To elicit a response that isn’t already lodged in libraries, I asked, “Can happiness be smelled?” The ChatGPT response: “No, happiness is not something that can be smelled.” That’s true but I would expect a human with a bit of sophistication to continue, perhaps with, “No, happiness is not something that can be smelled but we surely associate some scents with happy feelings – freshly baked bread comes to mind as do popcorn and cookies.” Of course, there’s an entire perfume industry.

The ChatGPT technology possesses some intrapersonal intelligence. When asked about its limitations, it responded:
“ChatGPT is not capable of solving problems that require complex reasoning or understanding of abstract concepts. It is also not capable of providing advice or making decisions for users. Additionally, ChatGPT cannot provide accurate answers to questions that require a deep understanding of a particular subject or domain.”

Relatedly, very relatedly, I asked if ChatGPT could ascertain emotion. It replied that it cannot and said, “ChatGPT is a natural language processing (NLP) system that is designed to generate responses to user input. It does not have the capability to detect or interpret emotion.”

Technology continues to advance at an astonishing rate (remember floppy computer disks?), so presumably the superficial response capacity of AI will increase so that answers will become more intricate. Imagine 100 Jeopardy champions crammed in a brain, spouting out facts. That’s impressive!

A Jeopardy game, however, is not the real world. The mastery of information and facts that it values ignores the nuances of life and complexity of human relationships. Nowhere are the categories of interpersonal or intrapersonal intelligences found on a Jeopardy board and ChatGPT shares that limitation.

Artificial intelligences using multiple intelligences (AI-MI) to solve problems will continue and, indeed, exacerbate. But I’m dubious about the ability of AI to read and understand people’s emotions; I’m doubtful that AI will be able to feel and generate empathy. I cannot imagine AI effectively serving as the personal intelligences.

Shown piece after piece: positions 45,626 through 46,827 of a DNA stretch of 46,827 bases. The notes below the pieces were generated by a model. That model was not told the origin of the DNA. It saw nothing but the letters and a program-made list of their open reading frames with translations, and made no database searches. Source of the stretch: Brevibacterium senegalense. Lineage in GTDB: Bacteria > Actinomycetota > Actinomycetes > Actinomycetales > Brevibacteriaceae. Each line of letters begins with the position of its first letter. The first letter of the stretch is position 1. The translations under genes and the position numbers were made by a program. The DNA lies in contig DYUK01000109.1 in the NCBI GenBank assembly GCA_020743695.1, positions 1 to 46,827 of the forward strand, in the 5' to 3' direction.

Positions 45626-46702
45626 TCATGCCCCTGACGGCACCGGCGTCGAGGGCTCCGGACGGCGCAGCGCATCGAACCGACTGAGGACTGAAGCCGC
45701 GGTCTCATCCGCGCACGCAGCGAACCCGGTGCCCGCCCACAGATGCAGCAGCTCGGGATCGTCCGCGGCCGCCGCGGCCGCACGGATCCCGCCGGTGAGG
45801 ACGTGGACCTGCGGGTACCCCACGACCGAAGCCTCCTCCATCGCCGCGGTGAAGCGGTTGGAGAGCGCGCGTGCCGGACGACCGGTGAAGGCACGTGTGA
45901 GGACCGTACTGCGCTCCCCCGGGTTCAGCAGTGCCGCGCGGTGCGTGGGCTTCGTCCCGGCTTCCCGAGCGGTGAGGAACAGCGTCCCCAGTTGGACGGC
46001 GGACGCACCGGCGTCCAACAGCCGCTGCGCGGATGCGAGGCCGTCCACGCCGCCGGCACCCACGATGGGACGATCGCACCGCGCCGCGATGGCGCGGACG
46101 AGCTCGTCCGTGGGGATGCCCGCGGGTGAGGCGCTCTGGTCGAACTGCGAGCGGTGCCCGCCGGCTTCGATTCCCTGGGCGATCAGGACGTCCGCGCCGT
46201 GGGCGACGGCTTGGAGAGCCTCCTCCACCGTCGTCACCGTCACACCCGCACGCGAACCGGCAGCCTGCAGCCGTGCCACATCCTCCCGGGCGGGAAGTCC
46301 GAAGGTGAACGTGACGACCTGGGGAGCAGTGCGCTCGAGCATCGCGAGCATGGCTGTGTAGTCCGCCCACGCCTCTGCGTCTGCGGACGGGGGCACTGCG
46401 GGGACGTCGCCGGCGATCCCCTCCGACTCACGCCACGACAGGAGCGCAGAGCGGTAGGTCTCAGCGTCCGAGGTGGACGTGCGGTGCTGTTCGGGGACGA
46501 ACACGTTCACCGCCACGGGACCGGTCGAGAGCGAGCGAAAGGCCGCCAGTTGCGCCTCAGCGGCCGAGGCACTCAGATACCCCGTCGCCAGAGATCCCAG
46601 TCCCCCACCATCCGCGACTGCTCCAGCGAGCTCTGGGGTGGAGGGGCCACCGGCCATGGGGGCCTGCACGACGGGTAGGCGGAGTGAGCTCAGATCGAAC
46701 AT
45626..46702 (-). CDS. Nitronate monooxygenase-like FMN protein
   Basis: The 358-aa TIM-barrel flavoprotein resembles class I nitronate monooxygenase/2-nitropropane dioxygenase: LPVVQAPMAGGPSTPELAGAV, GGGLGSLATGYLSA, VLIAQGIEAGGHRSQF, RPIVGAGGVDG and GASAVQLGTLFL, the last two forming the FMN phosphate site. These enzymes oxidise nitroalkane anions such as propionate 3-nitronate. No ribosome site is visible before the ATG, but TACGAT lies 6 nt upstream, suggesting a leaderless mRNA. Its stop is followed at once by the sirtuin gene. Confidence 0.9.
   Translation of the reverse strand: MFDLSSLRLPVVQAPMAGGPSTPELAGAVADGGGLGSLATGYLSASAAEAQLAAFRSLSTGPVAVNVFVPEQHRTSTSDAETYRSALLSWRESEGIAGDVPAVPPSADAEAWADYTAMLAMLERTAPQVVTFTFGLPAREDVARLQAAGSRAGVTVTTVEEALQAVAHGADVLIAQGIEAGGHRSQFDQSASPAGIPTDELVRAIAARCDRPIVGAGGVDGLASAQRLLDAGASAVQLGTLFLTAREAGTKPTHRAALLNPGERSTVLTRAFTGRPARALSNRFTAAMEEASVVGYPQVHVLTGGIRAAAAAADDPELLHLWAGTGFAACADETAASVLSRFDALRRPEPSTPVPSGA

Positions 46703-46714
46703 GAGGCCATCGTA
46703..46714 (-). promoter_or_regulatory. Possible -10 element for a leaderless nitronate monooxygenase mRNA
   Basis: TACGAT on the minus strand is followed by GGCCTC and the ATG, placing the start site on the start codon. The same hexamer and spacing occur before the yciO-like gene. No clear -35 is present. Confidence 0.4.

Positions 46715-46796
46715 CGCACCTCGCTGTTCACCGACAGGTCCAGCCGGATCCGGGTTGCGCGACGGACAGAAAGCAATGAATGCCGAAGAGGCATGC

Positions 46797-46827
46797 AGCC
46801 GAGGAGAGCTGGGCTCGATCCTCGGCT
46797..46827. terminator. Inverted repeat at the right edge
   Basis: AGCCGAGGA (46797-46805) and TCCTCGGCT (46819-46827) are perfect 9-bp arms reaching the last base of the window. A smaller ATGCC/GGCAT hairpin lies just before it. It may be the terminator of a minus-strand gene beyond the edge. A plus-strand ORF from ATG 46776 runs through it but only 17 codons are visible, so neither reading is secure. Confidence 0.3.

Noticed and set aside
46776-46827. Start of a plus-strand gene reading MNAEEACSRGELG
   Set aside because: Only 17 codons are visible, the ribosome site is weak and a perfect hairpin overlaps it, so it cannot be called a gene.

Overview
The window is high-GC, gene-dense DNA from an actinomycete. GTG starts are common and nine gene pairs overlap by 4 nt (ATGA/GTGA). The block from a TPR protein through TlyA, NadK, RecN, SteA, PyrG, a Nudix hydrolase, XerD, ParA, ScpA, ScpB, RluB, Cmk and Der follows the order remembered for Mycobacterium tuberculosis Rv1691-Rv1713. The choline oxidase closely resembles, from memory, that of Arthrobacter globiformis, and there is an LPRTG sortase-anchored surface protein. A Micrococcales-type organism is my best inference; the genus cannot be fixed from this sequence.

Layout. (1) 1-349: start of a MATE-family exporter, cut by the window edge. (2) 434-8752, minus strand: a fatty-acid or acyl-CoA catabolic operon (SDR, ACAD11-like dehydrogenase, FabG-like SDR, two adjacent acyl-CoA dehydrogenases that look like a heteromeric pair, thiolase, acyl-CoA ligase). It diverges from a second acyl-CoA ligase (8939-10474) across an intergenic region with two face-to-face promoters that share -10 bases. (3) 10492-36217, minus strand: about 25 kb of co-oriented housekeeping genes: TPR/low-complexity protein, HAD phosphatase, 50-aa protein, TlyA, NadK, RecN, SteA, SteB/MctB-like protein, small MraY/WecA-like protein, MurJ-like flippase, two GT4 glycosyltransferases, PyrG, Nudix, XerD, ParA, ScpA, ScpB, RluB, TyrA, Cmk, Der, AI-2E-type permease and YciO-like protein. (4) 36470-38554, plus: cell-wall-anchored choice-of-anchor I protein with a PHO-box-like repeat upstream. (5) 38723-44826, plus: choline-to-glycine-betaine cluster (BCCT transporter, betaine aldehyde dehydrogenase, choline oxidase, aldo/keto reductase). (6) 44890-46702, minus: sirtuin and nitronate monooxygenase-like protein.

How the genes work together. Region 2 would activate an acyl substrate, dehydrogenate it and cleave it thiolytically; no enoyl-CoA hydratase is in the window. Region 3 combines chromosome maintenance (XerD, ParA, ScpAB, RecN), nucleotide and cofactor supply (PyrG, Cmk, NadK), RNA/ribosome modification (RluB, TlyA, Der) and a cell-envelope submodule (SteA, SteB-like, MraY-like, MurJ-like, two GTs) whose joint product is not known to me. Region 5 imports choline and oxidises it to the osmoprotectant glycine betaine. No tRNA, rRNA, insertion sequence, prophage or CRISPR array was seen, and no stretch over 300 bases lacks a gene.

At the New City School, we believed that each of the intelligences is important because they tapped into different human capacities. We infused MI throughout our curriculum and pedagogy to give students more pathways to learn. But we also said that we believed that the interpersonal and intrapersonal intelligences are the most important. Today I capture this by saying “Who you are is more important than what you know.” That is not to denigrate scholastics; kids need to learn to read, write, and calculate. It is to say that the personal intelligences – the ability to work with others and to know yourself – are the strongest contributors to success and happiness. I saw this in the progress of our students.

When we think about how our students must be prepared to succeed in the future – recognizing that we must prepare them for success in life, not to just do well in school –the importance of the personal intelligences, SEL in today’s nomenclature, is very clear. ChatGPT and its successors will dominate the routine. Our students still need to learn the 3 R’s, but we cannot stop there. We must teach them how to solve complex problems, including working with, learning from, and appreciating others.

What’s your take on AI-MI? Does the increasing pervasiveness of worry you? I would love to hear from you.

TOM (A Real Person)
Thomas R. Hoerr, PhD
Facilitator of the ASCD MI PIC
UM-St. Louis Scholar In Residence

This Professional Interest Community (PIC) is sponsored by ASCD as part of their effort to improve the quality of education for all children.

ASCD PICs are member-initiated groups designed to unite people around a common area of interest in the field of education. PICs allow participants to exchange ideas, share information, identify and solve problems, grow professionally, and establish collegial relationships. You can learn about ASCD’s networks, publications, conferences, workshops, and the dialogues sponsored by ASCD at You can also register for the free, daily ASCD SmartBrief.